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I've been running ns3 sumulations in linux and every time I compiled I had to type

g++ -Wall -o simulacija simulacija.cc -DNS3_ASSERT_ENABLE -DNS3_LOG_ENABLE `pkg-config --libs --cflags
libns3.16-core-debug libns3.16-network-debug libns3.16-applications-debug libns3.16-internet-debug
libns3.16-point-to-point-debug libns3.16-point-to-point-layout-debug libns3.16-csma-debug
libns3.16-csma-layout-debug libns3.16-topology-read-debug libns3.16-wifi-debug`

Is there a way to shorten the flags to eg:

g++ -Wall simulacija.cc -o simulacija -my_params

Thank you

share|improve this question
Just use a script or a makefile. Or even just a shell variable. –  Mat Apr 20 '13 at 9:19
How would you do it with a shell variable? –  Juraj Apr 20 '13 at 9:20
You do that by writing a script that calls the compiler, writing a makefile that does it, or setting an env. var. to your parameters. Look around, there millions of examples of makefiles in particular. –  Mat Apr 20 '13 at 9:21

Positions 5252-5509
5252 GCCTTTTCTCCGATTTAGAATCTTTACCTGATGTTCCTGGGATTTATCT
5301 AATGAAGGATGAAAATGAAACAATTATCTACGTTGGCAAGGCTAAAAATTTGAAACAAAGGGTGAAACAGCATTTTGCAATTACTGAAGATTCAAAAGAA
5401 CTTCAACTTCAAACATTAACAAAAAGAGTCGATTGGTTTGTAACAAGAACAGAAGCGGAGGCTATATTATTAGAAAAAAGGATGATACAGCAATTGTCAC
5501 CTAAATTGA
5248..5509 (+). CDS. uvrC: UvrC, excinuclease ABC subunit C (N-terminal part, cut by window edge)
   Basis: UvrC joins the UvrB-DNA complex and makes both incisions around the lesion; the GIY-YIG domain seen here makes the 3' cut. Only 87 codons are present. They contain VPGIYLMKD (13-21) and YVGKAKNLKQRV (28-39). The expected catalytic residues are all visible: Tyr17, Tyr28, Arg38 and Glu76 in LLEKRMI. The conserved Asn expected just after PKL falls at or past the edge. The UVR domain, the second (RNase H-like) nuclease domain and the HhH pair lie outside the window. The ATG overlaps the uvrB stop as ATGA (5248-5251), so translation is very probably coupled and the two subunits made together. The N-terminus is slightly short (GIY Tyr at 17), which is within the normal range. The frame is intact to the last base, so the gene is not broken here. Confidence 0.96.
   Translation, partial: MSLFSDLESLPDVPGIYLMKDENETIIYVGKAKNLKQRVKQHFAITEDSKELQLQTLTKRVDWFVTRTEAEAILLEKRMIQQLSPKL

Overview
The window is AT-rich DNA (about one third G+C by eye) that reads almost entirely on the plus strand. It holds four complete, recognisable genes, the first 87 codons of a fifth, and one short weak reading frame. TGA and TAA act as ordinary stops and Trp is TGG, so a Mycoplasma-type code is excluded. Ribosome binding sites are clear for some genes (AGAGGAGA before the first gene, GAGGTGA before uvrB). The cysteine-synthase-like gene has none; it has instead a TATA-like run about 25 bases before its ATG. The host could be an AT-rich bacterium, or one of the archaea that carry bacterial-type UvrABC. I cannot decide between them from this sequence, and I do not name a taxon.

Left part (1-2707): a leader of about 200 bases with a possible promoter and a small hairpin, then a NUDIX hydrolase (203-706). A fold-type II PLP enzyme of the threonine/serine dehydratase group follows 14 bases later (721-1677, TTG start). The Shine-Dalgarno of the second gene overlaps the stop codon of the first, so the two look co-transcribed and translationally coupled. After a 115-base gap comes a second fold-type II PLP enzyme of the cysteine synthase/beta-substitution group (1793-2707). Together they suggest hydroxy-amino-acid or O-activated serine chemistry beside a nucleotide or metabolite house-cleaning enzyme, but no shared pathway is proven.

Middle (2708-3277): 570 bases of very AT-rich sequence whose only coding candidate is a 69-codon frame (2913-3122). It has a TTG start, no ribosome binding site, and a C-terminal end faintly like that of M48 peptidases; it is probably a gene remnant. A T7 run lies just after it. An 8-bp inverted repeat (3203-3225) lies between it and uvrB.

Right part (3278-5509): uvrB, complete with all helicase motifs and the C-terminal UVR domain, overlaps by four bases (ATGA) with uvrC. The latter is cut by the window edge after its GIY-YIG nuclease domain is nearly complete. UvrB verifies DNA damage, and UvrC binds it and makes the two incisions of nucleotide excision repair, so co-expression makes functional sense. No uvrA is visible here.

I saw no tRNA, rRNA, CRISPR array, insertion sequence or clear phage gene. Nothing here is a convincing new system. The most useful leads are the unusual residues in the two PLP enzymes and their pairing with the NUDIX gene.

2 Answers 2

up vote 1 down vote accepted

The GCC compiler supports the @ notation to embed a sequence of arguments inside a file. Read near end of GCC overall options page.

So you could put in some file params.args the following lines

-I /usr/local

and just invoke

g++ @params.args  simulacija.cc -o simulacija

You could have a Makefile rule to build that params.args (e.g. with pkg-config etc...)

Actually, it is time to learn how to use GNU make.

Notice that the @ option is not understood by some other compilers like GCC handles it.

share|improve this answer
This works as well! Thank you so much –  Juraj Apr 20 '13 at 11:01

You can create a shell script myparams.sh that outputs your parameters:

pkg-config --libs --cflags libns3.16-core-debug [...]

Now you can run

g++ -Wall simulacija.cc -o simulacija `./myparams.sh`

(Don't forget to chmod +x myparams.sh)

share|improve this answer
Also, myparams.sh should be in the same folder where I'm compiling, right? –  Juraj Apr 20 '13 at 9:28

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